Beer in cans: It’s not just for Bud anymore
By Daniel Fromson,
You could almost see the woman wince. The smiling, pink-faced man at the beer store had just recommended a craft beer sold in a can. “I’m going to a dinner party,” she said. Couldn’t he suggest something bottled?
I restrained myself from interrupting, but here’s what I wanted to say: You’re going to have to get used to this. In fact, we all are. Almost conspiratorially, craft breweries nationwide — from such giants as Sierra Nevada Brewing to upstarts like the District’s own DC Brau — have been embracing aluminum. Some of them, such as Florida-based Cigar City Brewing, are among the most highly regarded breweries in the country. In certain circles, 2011 might be remembered as the Year of the Can.
Canned craft beer has been around since 2002, when Colorado’s Oskar Blues Brewery began canning its flagship Dale’s Pale Ale, but it didn’t take off until recently. In 2009, about 50 craft breweries, mostly small ones, packaged beer in cans; now there are close to 150, and they aren’t all small. By the end of 2012, at least half of the 25 largest U.S. craft breweries will be selling canned beer, twice as many as this year. Locally, DC Brau and Virginia’s Starr Hill Brewery will be joined by Maryland’s Flying Dog Brewery, which will launch a canned pale ale, Underdog.
Even Boston Beer, maker of Samuel Adams, is working with several manufacturers to develop cans for its products, according to its president, Jim Koch, who used to be firmly in the anti-can camp. “There will come a day,” he says, “when I will feel comfortable putting Sam Adams in a can.”
So what accounts for the mainstreaming of what Oskar Blues once dubbed the Canned Beer Apocalypse? For one thing, cans help beer stay fresh by blocking light, which can turn it skunky, and by keeping out oxygen better than many bottles do. Made from recycled materials and easy to recycle, they also appeal to sustainability-oriented breweries, and they’re more portable than glass, which helps explain why they’ve caught on in outdoor-activity Meccas such as the Rockies.
In addition, although the decision to can comes with steep up-front costs — for special equipment and bulk can orders — brewers save money in the long run. “A bottling line would take up almost half of our warehouse, whereas a canning line has a very small footprint,” says DC Brau’s chief officer, Brandon Skall. Shipping is cheaper, too, because cans are lighter than glass.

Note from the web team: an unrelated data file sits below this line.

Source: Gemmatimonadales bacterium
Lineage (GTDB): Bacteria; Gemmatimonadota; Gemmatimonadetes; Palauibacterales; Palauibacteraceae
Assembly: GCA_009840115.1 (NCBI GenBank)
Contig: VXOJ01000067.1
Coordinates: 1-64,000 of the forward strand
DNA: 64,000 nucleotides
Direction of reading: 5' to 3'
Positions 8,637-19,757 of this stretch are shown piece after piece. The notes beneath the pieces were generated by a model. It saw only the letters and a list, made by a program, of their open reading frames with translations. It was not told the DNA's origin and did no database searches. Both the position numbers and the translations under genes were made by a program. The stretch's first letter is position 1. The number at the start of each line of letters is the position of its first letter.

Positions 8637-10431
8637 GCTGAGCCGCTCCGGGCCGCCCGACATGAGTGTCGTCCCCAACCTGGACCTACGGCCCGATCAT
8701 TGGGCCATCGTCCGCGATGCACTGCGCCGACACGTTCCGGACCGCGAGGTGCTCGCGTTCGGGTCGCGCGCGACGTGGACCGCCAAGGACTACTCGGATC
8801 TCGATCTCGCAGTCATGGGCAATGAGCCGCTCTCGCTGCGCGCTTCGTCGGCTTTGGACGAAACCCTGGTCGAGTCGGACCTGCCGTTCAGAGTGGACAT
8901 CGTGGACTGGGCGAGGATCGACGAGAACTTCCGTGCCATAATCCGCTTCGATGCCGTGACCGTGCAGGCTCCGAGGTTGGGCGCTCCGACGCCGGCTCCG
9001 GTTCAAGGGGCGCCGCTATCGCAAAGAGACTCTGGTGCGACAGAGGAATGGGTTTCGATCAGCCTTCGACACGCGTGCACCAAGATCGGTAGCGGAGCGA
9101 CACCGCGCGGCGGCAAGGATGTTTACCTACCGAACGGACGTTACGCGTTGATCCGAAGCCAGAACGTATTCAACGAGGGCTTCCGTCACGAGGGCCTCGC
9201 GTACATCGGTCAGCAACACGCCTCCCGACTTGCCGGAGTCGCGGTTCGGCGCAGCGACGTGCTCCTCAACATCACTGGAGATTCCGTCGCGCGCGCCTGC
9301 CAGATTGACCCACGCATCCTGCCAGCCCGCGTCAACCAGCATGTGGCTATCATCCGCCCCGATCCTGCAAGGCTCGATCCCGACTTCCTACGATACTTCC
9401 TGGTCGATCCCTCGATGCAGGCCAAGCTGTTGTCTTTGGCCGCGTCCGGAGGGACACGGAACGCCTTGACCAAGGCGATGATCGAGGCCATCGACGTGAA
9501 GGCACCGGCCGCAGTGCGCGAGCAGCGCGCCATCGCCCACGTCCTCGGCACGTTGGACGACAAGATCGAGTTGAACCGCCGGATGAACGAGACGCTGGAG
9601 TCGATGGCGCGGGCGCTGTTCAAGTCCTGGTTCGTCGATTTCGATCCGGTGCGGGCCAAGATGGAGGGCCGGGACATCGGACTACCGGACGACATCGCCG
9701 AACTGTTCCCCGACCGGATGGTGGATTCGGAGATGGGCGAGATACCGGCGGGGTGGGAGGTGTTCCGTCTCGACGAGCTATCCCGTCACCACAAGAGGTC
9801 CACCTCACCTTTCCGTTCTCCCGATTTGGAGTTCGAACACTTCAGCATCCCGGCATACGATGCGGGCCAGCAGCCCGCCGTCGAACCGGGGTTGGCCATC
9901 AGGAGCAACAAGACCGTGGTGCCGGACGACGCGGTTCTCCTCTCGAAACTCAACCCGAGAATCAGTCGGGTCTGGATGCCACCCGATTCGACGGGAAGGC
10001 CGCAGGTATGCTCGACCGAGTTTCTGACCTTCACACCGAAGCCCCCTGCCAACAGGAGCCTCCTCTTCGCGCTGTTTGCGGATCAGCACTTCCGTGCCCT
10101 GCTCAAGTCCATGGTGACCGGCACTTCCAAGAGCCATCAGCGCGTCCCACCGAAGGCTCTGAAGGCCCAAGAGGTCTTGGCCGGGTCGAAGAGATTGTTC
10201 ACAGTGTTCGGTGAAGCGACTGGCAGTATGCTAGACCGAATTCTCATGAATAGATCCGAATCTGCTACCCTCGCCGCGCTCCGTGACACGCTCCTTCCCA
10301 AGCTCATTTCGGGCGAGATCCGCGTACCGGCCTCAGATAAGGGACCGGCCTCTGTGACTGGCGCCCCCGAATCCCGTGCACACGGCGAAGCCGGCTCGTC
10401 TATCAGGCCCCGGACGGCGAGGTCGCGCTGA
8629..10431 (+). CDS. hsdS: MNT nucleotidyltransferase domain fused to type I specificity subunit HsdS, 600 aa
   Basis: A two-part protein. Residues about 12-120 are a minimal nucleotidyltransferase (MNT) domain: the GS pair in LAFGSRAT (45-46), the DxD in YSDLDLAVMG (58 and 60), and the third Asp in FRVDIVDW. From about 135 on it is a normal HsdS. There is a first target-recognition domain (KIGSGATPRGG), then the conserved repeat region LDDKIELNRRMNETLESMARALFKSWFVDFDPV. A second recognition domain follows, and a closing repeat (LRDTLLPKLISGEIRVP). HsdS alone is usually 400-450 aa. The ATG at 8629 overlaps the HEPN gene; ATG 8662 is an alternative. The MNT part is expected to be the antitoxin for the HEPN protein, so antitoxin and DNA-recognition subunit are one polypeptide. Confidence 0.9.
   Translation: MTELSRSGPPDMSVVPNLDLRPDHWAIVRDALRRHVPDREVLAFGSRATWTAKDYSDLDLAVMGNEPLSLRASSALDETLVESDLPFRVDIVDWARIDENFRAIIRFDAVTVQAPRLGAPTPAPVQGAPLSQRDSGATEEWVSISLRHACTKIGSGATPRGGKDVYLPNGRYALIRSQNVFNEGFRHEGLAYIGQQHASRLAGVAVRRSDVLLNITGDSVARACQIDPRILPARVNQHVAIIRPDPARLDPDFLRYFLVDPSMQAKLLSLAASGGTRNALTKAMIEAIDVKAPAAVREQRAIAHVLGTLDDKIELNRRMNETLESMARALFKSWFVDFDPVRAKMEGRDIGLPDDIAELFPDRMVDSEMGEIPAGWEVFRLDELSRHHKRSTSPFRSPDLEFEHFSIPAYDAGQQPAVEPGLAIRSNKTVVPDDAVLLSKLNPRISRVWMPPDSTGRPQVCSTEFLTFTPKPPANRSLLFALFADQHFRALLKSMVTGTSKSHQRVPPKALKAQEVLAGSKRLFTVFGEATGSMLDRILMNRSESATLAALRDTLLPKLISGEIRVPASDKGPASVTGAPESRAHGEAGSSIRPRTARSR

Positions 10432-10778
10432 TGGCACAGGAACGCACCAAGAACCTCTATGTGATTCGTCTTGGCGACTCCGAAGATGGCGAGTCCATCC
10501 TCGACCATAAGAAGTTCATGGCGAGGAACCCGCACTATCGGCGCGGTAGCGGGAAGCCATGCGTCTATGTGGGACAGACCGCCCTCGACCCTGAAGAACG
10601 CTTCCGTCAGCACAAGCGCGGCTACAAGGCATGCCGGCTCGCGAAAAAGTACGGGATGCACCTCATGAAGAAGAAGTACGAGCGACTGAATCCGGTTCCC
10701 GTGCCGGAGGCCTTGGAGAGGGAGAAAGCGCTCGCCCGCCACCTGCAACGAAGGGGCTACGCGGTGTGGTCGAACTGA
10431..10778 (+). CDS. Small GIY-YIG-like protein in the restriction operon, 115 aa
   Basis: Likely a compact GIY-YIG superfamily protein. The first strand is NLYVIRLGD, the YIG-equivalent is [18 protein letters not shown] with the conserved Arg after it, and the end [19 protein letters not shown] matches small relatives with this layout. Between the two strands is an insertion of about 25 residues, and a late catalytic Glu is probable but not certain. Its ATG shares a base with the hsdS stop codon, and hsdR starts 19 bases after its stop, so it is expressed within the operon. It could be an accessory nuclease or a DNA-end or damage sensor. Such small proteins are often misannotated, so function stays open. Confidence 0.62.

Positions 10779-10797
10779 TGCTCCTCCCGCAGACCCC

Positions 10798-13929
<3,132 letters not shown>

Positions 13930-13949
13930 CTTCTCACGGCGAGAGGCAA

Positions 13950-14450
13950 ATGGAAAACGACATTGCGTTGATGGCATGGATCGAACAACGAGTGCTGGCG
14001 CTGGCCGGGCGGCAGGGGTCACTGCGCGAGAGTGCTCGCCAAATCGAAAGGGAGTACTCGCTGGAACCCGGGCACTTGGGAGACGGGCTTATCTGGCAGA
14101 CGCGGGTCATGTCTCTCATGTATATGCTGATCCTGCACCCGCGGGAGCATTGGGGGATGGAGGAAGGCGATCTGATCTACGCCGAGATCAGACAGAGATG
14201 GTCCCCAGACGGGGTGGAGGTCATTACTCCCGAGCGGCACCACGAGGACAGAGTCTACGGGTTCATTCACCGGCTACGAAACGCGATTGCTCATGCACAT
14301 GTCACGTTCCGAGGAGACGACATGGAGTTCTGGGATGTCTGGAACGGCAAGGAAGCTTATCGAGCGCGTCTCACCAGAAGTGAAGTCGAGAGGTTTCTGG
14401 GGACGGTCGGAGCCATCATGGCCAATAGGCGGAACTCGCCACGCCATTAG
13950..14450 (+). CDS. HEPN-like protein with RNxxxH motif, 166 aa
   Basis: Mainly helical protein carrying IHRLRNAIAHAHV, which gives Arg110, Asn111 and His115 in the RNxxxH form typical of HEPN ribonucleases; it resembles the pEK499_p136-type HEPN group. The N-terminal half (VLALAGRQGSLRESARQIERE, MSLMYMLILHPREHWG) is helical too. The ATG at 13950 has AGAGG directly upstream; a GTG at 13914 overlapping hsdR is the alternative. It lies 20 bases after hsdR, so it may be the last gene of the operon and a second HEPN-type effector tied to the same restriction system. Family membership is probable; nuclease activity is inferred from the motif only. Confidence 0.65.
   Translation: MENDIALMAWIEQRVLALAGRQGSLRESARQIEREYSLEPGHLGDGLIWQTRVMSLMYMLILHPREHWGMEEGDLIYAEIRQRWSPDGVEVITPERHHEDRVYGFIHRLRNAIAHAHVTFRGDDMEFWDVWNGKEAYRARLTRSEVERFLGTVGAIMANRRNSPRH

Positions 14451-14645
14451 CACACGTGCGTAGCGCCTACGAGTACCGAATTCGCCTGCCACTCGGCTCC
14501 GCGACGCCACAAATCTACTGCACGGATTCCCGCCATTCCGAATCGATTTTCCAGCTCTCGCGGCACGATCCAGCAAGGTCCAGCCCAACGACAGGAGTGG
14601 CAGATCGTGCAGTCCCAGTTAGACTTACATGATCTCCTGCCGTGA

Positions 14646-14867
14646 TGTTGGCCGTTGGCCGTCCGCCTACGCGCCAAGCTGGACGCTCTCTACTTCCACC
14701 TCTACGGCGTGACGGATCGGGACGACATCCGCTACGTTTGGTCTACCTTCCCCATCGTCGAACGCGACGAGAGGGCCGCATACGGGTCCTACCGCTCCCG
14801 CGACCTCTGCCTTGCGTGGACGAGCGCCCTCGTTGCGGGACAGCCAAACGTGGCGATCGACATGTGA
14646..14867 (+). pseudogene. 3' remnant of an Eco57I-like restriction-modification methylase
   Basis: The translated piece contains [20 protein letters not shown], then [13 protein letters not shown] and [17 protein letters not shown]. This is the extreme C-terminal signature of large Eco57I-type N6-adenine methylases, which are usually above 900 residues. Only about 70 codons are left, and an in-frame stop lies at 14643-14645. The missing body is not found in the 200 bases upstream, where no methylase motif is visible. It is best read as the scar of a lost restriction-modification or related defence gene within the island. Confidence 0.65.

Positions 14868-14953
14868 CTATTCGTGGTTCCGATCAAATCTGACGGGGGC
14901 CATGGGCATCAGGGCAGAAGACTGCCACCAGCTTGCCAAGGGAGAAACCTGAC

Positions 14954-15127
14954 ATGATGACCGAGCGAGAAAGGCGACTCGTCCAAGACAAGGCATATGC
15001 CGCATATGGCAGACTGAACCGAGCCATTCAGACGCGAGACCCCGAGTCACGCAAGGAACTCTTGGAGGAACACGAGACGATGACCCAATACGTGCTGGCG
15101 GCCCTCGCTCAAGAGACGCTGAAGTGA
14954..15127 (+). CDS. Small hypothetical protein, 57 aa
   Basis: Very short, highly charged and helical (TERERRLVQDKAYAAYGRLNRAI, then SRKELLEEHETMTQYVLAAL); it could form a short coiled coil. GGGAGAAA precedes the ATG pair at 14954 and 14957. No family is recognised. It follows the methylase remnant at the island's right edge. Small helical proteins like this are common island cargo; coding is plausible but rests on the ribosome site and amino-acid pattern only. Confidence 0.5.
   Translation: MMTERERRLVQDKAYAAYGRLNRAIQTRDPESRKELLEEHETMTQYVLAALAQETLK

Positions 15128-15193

Still, cans aren’t perfect. Their plastic linings, like those of most other food and beverage cans, usually contain Bisphenol A, a chemical that has been linked to endocrine and reproductive problems, and the linings sometimes break down over time, which can put beer in contact with metal, imparting off flavors. “They’re not really ideal for beer that people are going to want to age,” says Joey Redner, owner of Cigar City Brewing, which will continue to use bottles for its limited releases.
Even if attitudes toward cans are changing, many people don’t like the idea of craft beer cozying into containers whose cultural status has long been defined by Bud, beans and Spam. Dogfish Head Craft Brewery’s Sam Calagione, for example, says his focus has been to elevate beer to the level of wine, a mission best served by gravitating toward 750-milliliter bottles, not 12-ounce aluminum tubes.
For Boston Beer’s Koch, the main problem with cans is how they affect beer’s taste. Although many brewers disagree with him, he believes that tiny tears in can linings frequently lead to metallic notes and that the plastic linings suck up delicate hop aromas. “The cans tend to absorb the floral character of the hop and, to me, dumb the hop down,” he says. In developing cans for Samuel Adams, he adds, he hopes to create thicker, denser linings that address those problems.
Nonetheless, one thing is indisputable: Plenty of good beer comes in cans, as evidenced by the fact that can-using breweries such as Oskar Blues, Indiana’s Sun King Brewing and San Francisco’s 21st Amendment Brewery, among others, took home an impressive array of medals at this fall’s Great American Beer Festival. And luckily for Washington area residents, an impressive array of rock-solid canned beers is available right here.
Alongside standards such as bold and malty Dale’s Pale Ale (and, in the District, DC Brau’s strikingly similar the Public) are strong offerings from such rising stars as Sixpoint Craft Ales. (Try the Crisp, a slightly fruity lager, or Diesel, a hoppy but drinkable stout, both in 16-ounce cans.) 21st Amendment can’t seem to make a bad beer, with the exception of its what-were-they-thinking Hell or High Watermelon Wheat — counterbalanced, thankfully, by special releases including Allies Win the War!, a chestnut-brown strong ale. Also worth seeking out are floral, refreshing brews from Oregon’s often-overlooked Caldera Brewing.
If you can stomach the price tag, the best cans available nearby with any regularity might be those from Minnesota’s Surly Brewing, which are often sold for about $6 per 16 ounces at Connecticut Avenue Wine & Liquor in Dupont Circle. Of course, if you’re into craft beer, you’ve probably paid about twice as much for big bottles that weren’t twice as large.
It’s good enough to be served at a dinner party. Remember: We’re going to have to get used to this.
Fromson, a freelance writer, lives in Washington. Follow him on Twitter @dfroms.